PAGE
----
Effect of Low-Amplitude Oscillation Applied to the Control Device of a Tracking Operation

Open Access
Conference Proceedings
Authors: Hideyuki MukaeAkira Yasukouchi

Abstract: In order to find a stimulus that improves tracking operation accuracy, low-amplitude oscillation was applied to two types of control device (a grip type and a steering wheel) in a tracking simulation. The tracking operation was as follows: The target cursor moves side to side at a fixed velocity. Subjects control the device with the aim of making the control cursor follow the target cursor. The velocity of the target cursor was set at either a low or a high velocity. The separation between the target cursor and the control cursor (the tracking error) was used to evaluate the task performance. Three oscillation stimuli were used: sin waves of 10, 20, and 40 Hz, each at three different amplitude levels. A no-stimulus experiment was used as a control. In the slow cursor, the tracking error was significantly reduced with the 20 Hz oscillation compared to the control (p<0.05). In the fast cursor, no stimulus improved the accuracy of the tracking operation. On the other hand, the tracking error was significantly increased with the 10 Hz oscillation in comparison to the control (p<0.01). These results suggest that an oscillation of 20 Hz could improve the accuracy of tracking in the slow target. The oscillation of 20 Hz could affect the protagonistic muscles of the operation, and could improve sensitivity of the muscle spindles by stochastic resonance phenomenon. As a result, the devices were operated more accurately and the tracking errors were decreased.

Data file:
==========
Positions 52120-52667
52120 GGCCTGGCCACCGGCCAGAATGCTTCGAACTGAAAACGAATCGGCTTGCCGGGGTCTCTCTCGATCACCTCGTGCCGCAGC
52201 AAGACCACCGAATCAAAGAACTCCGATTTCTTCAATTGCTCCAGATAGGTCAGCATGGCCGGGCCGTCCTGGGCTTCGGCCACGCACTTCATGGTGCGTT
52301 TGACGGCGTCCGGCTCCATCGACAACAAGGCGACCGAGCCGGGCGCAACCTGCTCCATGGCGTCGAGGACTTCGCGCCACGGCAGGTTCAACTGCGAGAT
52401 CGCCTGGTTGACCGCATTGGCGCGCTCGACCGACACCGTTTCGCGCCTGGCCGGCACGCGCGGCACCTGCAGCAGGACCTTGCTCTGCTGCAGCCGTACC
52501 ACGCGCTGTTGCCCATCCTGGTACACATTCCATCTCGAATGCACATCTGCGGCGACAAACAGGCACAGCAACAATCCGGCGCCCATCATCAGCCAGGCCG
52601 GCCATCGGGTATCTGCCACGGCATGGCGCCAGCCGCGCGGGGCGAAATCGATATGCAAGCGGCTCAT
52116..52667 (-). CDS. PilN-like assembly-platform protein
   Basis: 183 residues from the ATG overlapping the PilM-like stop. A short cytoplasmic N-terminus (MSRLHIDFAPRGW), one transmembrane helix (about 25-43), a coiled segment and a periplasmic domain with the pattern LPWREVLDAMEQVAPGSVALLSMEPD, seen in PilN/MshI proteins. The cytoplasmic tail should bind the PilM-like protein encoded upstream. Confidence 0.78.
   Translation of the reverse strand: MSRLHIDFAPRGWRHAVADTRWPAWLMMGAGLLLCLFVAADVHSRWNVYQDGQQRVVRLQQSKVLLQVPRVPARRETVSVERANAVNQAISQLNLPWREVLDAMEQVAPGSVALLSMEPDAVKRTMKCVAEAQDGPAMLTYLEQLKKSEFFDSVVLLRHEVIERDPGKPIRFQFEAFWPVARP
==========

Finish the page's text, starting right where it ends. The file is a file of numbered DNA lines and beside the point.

Keywords: muscle spindle, oscillation/vibration, stochastic resonance, steering wheel, frequency

DOI: 10.54941/ahfe100781

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